In addition, the scientists found that if independent foundation of new colonies becomes ineffective, colonies multiply by splitting up the group. In this case, they do not produce more queens: since worker ants in this group can mate, they provide a less costly means of laying eggs than queens.

Mathematical modeling indicated that these changes in the colony’s reproductive strategy were caused by environmental parameters such as the quantity of food and environmental fluctuations. However, the scientists also found that there are more queens in nature than the model predicts (given that they can be “replaced” by worker ants), and this is probably due to the fact that queens add an important element to colonization in that they can disperse aerially.

 


Story Source:

The above story is based on materials provided by CNRS. Note: Materials may be edited for content and length.


Journal Reference:

  1. M. Molet, M. Van Baalen, C. Peeters. Shift in Colonial Reproductive Strategy Associated with a Tropical-Temperate Gradient in Rhytidoponera Ants. The American Naturalist, 2008; 172 (1): 75 DOI: 10.1086/588079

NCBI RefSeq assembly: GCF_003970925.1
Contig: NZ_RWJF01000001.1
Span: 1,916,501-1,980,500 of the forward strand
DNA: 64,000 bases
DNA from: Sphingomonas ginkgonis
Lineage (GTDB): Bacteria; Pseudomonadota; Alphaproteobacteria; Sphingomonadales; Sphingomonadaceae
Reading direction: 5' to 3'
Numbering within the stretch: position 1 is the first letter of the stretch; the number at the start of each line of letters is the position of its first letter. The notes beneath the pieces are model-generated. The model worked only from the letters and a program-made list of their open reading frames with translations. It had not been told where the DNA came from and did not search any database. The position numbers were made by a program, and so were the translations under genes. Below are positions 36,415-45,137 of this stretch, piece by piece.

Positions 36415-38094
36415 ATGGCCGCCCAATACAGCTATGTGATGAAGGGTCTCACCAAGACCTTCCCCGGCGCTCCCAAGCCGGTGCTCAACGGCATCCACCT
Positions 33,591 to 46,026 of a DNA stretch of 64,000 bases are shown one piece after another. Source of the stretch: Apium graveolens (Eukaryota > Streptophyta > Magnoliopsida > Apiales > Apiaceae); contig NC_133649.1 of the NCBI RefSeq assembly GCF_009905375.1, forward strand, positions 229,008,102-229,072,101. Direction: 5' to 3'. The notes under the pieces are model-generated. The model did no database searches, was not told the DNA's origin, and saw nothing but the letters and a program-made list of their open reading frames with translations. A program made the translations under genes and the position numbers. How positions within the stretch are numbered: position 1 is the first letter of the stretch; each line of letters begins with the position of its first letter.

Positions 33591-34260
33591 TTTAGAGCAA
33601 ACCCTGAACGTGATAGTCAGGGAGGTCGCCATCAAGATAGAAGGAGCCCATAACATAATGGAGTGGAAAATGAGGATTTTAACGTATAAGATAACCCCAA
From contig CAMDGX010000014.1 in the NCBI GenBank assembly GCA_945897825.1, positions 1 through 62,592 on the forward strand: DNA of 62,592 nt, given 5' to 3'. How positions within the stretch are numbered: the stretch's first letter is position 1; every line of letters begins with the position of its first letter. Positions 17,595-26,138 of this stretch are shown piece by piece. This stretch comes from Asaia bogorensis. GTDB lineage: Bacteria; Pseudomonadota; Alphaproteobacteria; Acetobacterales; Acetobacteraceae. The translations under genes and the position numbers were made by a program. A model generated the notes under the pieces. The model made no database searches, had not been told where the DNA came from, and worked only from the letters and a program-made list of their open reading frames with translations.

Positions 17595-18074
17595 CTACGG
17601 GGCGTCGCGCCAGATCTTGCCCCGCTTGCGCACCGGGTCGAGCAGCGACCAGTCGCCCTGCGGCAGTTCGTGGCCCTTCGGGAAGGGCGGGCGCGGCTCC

Cite This Page:

CNRS. "To Multiply, Ant Colonies Adapt To Environmental Conditions." ScienceDaily. ScienceDaily, 9 July 2008. <www.sciencedaily.com/releases/2008/07/080704154143.htm>.
CNRS. (2008, July 9). To Multiply, Ant Colonies Adapt To Environmental Conditions. ScienceDaily. Retrieved April 16, 2014 from www.sciencedaily.com/releases/2008/07/080704154143.htm
CNRS. "To Multiply, Ant Colonies Adapt To Environmental Conditions." ScienceDaily. www.sciencedaily.com/releases/2008/07/080704154143.htm (accessed April 16, 2014).

Share This



More Plants & Animals News

Wednesday, April 16, 2014

Featured Research

from universities, journals, and other organizations


Featured Videos

from AP, Reuters, AFP, and other news services

Change of Diet Helps Crocodile Business

Change of Diet Helps Crocodile Business

Reuters - Business Video Online (Apr. 16, 2014) — Crocodile farming has been a challenge in Zimbabwe in recent years do the economic collapse and the financial crisis. But as Ciara Sutton reports one of Europe's biggest suppliers of skins to the luxury market has come up with an unusual survival strategy - vegetarian food. Video provided by Reuters